Oat Milk Health Benefits
I’ve been on a bit of a health kick lately, which means I’ve been eating a lot of oatmeal from my handy canister of rolled oats. Oats are an extremely versatile, multi-purpose grain and their numerous health benefits mean that it’s probably a good idea to keep a canister on hand in the pantry at all times- and not just for oatmeal. Oat milk is a great low-fat, low-cholesterol, high fiber substitute for normal milk in your diet that can be easily made from oats, water and a few other ingredients if desired.
Types of Oats:
Oats come in a couple of different varieties: rolled oats, oat groats and steel-cut oats. Rolled oats are my personal favorite because they cook quickly, but while they still have many health benefits, they also have the most processing out of the various types. They’ve had the hard outer shell of the oat kernel stripped off, and the kernel has been flattened and lightly toasted. Oat groats are more commonly used for animal feed, but can be found in various health stores. They are oats with the kernel shell still intact, and steel-cut oats are oat groats that have been chopped into smaller pieces by steel. Any of the types of oats can be used to make oat milk, although oat groats are the most common since they take longer to absorb water in the soaking or cooking process.
Removal of Hull, Flattened, Toasted
Health Benefits of Oats and Oat Milk:
Oats are packed with phytochemicals. Phytochemicals are not nutrients, but are naturally found plant chemicals with disease fighting and disease protection abilities. Oats score about 2308 on the ORAC scale, which measures a food’s ability to absorb free radicals (or possible disease causing agents). Free radicals are believed to help contribute to age-related disease and illnesses, and eating foods that score high on the ORAC scale will help to eliminate them and may even help you age better overall. Oat milk is a great way to get phytochemicals into recipes that call for milk just by substituting oat milk for dairy milk.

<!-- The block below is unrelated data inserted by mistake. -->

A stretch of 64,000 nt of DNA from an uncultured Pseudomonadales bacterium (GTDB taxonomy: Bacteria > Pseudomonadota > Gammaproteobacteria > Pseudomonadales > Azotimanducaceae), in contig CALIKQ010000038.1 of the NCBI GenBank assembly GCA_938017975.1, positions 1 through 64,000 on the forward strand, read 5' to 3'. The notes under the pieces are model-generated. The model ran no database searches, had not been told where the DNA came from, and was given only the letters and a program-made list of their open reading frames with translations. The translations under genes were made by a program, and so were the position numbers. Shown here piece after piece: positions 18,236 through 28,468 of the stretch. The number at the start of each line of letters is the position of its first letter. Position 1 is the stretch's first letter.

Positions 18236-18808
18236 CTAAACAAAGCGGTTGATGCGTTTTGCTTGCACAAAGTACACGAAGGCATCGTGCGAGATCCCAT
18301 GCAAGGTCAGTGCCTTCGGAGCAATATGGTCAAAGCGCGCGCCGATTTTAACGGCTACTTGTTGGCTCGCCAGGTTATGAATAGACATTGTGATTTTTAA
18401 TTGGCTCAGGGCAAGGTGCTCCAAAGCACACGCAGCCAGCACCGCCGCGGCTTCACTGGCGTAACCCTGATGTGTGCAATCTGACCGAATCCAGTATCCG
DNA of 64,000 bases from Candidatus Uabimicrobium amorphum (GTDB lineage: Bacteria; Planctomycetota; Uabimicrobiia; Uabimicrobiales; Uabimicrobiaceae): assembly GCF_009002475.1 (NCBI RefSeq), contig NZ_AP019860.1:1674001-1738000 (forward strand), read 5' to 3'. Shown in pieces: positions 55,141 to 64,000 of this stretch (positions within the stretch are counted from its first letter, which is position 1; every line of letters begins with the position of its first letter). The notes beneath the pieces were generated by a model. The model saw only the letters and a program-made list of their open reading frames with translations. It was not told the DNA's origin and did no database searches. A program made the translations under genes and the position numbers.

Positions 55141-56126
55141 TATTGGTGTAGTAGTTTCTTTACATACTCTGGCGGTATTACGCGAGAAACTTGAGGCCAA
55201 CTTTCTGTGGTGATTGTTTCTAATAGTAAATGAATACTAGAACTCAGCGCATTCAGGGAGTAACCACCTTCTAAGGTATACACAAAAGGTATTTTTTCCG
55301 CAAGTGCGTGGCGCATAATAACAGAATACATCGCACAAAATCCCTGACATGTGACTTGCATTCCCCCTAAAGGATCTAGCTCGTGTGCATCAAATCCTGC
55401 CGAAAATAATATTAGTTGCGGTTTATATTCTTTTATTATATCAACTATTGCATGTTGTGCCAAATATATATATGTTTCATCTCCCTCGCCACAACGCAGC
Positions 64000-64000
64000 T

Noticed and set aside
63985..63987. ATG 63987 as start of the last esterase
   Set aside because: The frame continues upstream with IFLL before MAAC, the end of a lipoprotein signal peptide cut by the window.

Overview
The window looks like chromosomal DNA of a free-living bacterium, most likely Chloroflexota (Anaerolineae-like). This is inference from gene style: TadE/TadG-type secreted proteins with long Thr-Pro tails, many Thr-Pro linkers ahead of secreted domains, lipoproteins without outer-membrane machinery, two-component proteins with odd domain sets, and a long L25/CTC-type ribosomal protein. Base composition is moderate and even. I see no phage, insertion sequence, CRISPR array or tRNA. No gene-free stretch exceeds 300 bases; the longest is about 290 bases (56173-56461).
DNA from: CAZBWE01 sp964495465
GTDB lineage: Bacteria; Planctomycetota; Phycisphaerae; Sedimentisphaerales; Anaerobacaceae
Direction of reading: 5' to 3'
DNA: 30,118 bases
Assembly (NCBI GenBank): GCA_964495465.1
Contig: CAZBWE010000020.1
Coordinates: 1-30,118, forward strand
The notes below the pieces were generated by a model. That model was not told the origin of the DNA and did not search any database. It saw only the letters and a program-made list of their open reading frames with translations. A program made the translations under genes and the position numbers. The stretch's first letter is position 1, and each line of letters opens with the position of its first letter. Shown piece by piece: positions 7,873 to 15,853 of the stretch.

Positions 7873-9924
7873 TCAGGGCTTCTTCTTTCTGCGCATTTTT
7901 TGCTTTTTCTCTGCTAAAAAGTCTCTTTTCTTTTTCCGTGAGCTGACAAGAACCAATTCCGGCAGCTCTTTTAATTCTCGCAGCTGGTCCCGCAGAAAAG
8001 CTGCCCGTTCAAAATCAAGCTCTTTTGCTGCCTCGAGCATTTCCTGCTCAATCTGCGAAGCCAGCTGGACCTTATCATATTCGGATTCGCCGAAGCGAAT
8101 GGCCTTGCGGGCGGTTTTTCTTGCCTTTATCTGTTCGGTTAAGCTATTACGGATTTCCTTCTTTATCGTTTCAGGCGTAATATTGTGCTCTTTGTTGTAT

Beyond the powerful phytochemicals, Oats- and by association- Oat milk contains many essential vitamins and minerals. Vitamin E, B-Vitamins, Iron and Protein are the most concentrated, but Oat milk also contains plenty of insoluble and soluble fibers that help in digestion. Both types of fibers are important for a healthy digestive system, and oat milk contains an equal amount of both. The protein in oats and oat milk is nearly equal to that of soy, and research from the World Health Organization says that the protein in soy is equal to meat, milk and eggs. Oat milk is a great way for those with soy or dairy allergies or those with vegetarian or vegan diets to get their necessary proteins and nutrients.
Oat milk’s impressive array of health benefits doesn’t stop there- Oat milk is believed to lower LDL (bad) cholesterol, and also reduce the risk of heart disease. In summary, oat milk can fight disease, aid in aging, provide necessary vitamins and minerals, keep your digestive system running smoothly, lower bad cholesterol, and keep your heart healthy!
Oat Milk Recipes:
Oat milk is very easy to make, but can also be readily bought at health food stores and some major grocery chains. My favorite oat milk recipe can be found here. If you prefer the nuttier taste of oat milk without any additional spices, you can simmer 1 cup of oats per 5 cups of hot water covered for an hour before straining and then storing in the refrigerator. Oat milk keeps for about a week in the fridge and can be used in cereals, smoothies and many other recipes that call for normal milk. To make oat milk taste more like soy milk, you can add a teaspoon of vanilla extract or other flavors as per your tastes.
It is important to note that oat milk prepared at home is not gluten-free, but that there are brands of store-bought oat milk that are gluten-free.